It seems there is a perspective in some quarters that  to "adopt" RONR , or any other specific authority is too much a bind to welcome- but especially RONR  . And with near 700 pages to digest -who can blame  them . When RONR is "adopted " , if one is not a trained expert ,  members on many occasions may feel greater potential for mis-applying  procedural  rules , than they might if they simply go on past  ( hearsay ) experience . And many organizations  do not have the resources to hire a professional parliamentarian and absent that - RONR ( great work that it is )  can present as more of a burden ( for some ) than a blessing . 

This is puzzling on several levels.

First, in the situation presented in this topic, there is a professional parliamentarian (presumably you) available and present, so why mention that the organization might find it hard to follow RONR without one? And as the professional parliamentarian, you ought to be persuading them what a terrible idea it is to be operating without an adopted parliamentary authority.

Second, if you honestly believe that some other parliamentary authority will provide a better system for conducting the meeting (presumably because it has a smaller page count), then feel free to recommend its adoption -- but don't come to the RONR Forum to ask questions that may arise, unless for the sole purpose of belatedly acknowledging the superiority of RONR. :)

Third, you have not given any plausible rationale for how specifying that RONR will be a "guide and resource" is better than simply adopting it. Members who want to make trouble can still try to misapply the "guidance" rules based on what they think RONR says, on what they would like it to say, or on what it actually does say. Yet members who are faithfully trying to protect their own rights or the rights of others will have no way of doing so, since the chair can simply choose to follow or ignore any provision on a whim, and that will not violate any rule (or so you seem to be saying). So the assembly gets the worst of both worlds -- the chair and the members are supposed to be acquainted with all of RONR for "guidance", yet they have no ability to rely on any part of it, or on the overall balance of rights that it provides, to actually ensure order and protect their rights at the meeting.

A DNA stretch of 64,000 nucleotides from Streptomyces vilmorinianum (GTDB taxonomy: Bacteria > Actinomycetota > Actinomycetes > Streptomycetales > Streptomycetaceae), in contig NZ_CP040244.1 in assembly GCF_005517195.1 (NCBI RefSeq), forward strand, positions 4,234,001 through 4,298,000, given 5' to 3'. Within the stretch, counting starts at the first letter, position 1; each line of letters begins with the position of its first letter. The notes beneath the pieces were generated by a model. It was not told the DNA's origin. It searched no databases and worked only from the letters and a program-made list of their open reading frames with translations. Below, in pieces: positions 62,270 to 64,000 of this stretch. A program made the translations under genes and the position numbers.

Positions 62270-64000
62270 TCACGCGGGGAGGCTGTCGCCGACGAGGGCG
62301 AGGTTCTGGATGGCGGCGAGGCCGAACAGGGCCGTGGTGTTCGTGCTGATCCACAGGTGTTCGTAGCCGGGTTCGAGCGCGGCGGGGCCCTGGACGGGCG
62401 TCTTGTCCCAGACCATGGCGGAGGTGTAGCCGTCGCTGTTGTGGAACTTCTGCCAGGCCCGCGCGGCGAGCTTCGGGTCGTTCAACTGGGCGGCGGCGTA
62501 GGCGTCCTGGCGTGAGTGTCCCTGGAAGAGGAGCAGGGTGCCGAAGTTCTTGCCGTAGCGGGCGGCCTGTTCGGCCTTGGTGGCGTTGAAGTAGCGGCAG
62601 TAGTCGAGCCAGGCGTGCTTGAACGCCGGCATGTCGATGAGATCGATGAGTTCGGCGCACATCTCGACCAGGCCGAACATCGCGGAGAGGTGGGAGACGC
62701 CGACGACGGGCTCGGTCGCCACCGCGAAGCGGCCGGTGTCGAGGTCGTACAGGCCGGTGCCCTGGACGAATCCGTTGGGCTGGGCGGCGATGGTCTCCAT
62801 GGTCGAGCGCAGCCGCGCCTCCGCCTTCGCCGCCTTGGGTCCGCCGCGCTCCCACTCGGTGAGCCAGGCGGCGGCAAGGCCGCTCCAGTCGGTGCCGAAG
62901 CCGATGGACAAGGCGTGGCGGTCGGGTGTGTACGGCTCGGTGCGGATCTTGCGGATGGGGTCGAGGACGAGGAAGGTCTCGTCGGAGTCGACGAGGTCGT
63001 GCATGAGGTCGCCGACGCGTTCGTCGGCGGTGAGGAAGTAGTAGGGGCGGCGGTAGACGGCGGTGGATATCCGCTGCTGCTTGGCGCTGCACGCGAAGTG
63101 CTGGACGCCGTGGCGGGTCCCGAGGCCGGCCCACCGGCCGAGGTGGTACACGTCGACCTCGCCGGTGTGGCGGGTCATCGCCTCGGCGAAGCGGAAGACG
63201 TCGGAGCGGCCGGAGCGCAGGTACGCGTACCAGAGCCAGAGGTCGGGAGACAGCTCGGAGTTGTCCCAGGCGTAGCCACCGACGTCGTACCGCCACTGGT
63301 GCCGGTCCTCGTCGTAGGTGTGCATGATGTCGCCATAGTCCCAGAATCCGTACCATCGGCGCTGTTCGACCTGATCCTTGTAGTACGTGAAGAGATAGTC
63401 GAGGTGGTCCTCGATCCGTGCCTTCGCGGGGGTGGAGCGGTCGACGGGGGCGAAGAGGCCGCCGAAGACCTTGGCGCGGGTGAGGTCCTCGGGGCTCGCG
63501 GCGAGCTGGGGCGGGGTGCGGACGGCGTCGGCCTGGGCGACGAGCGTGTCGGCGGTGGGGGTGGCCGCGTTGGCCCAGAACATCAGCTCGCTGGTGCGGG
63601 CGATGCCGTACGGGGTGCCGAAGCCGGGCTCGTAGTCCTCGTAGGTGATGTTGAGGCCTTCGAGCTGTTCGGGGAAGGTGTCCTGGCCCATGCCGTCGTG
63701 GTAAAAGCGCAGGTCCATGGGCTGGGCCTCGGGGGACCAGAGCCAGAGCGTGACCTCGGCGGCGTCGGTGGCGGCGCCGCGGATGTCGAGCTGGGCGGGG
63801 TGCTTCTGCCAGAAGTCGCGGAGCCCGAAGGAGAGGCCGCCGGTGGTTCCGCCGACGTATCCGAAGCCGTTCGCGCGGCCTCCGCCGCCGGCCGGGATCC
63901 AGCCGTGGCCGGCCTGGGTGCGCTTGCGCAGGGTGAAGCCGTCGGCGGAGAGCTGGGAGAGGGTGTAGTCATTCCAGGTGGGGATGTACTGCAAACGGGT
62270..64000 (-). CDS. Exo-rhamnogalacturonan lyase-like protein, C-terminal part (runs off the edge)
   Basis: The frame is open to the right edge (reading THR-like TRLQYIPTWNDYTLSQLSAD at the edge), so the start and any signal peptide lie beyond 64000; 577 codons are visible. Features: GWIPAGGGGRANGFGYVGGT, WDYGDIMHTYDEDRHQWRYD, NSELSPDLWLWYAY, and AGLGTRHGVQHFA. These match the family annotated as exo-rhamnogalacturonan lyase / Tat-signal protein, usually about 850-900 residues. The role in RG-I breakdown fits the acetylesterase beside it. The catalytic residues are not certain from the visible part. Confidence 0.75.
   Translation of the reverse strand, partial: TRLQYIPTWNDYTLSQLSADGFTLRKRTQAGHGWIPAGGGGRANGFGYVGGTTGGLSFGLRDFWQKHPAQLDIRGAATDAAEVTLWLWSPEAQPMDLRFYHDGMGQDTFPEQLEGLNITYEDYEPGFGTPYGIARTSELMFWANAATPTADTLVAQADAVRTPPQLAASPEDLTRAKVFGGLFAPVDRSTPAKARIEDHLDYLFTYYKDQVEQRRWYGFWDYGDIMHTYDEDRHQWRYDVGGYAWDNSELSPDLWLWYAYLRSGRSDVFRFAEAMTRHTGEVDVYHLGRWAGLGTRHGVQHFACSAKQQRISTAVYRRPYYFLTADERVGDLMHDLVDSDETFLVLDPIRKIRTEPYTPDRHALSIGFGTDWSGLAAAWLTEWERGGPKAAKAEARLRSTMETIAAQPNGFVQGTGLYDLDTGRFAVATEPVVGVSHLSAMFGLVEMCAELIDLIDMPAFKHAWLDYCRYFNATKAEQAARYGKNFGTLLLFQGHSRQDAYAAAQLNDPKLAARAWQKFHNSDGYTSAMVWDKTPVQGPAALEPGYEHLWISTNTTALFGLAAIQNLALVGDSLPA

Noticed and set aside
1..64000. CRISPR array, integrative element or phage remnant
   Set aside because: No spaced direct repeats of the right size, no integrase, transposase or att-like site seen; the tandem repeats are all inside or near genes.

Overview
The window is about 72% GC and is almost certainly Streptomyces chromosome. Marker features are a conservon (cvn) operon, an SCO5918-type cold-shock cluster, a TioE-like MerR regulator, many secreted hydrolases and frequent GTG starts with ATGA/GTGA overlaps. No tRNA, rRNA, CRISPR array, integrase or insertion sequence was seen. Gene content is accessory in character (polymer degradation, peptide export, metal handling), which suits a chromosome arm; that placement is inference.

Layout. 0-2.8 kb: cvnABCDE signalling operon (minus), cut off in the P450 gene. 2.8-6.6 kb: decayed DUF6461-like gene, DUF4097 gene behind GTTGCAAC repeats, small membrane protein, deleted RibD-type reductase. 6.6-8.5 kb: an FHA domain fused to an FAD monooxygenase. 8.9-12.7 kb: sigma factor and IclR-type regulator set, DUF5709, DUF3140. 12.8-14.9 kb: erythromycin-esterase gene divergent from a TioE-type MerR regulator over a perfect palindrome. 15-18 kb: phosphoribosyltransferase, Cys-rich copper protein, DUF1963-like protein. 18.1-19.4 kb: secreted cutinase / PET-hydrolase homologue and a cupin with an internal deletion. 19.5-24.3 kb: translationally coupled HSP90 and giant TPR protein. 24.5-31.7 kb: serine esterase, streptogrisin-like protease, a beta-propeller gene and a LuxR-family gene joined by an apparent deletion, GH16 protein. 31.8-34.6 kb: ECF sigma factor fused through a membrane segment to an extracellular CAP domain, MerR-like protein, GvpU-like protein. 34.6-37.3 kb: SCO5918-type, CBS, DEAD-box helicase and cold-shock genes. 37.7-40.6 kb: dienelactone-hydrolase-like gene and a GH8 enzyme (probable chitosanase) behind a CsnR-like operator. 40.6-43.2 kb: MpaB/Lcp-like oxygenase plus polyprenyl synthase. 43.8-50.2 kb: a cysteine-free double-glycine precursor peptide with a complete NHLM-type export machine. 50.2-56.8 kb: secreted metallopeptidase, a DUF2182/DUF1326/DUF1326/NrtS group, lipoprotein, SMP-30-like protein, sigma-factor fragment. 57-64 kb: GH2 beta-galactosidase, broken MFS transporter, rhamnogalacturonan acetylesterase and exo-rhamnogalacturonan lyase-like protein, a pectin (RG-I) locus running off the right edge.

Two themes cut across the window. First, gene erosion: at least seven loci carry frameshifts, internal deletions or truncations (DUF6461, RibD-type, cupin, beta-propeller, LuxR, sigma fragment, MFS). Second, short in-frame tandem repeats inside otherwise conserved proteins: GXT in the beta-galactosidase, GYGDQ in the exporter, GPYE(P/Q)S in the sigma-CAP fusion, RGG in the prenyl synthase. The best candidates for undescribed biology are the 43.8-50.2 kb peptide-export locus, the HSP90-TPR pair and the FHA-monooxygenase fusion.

If the members really believe that there is a greater potential for misapplying procedural rules because RONR is adopted, then they can adopt a rule such as the following: "In order to appeal from any decision of the chair, the member seeking to make the appeal must cite the location of the specific text of the rule, or a specific precedential instance of an established custom or an earlier decision, that the decision of the chair conflicts with."

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On Wednesday, January 04, 2017 at 1:16 AM, Godelfan said:

1.  No.  The board has no role at the membership meeting, and so cannot decide who will preside.

2.  It is a motion to suspend the rules, and so requires a 2/3 vote.  

Note that in some organizations (I am a Board member and officer of one such), the organization's Bylaws provide for the Board Chair to chair the annual membership meeting and provide for a role of Board members and officers (Board elected).

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Ah so - here now oars  in  SG  ,worthy  illuminati  of the RONR editorial team . And these observations  , of course , deserve  address  . Regret cannot do  so this evening as just  leaving on ten day vacation  . will respond on return . Thank-you SG for the opportunity to soon-  better set right  -any misunderstandings left hanging  . B)

D.llama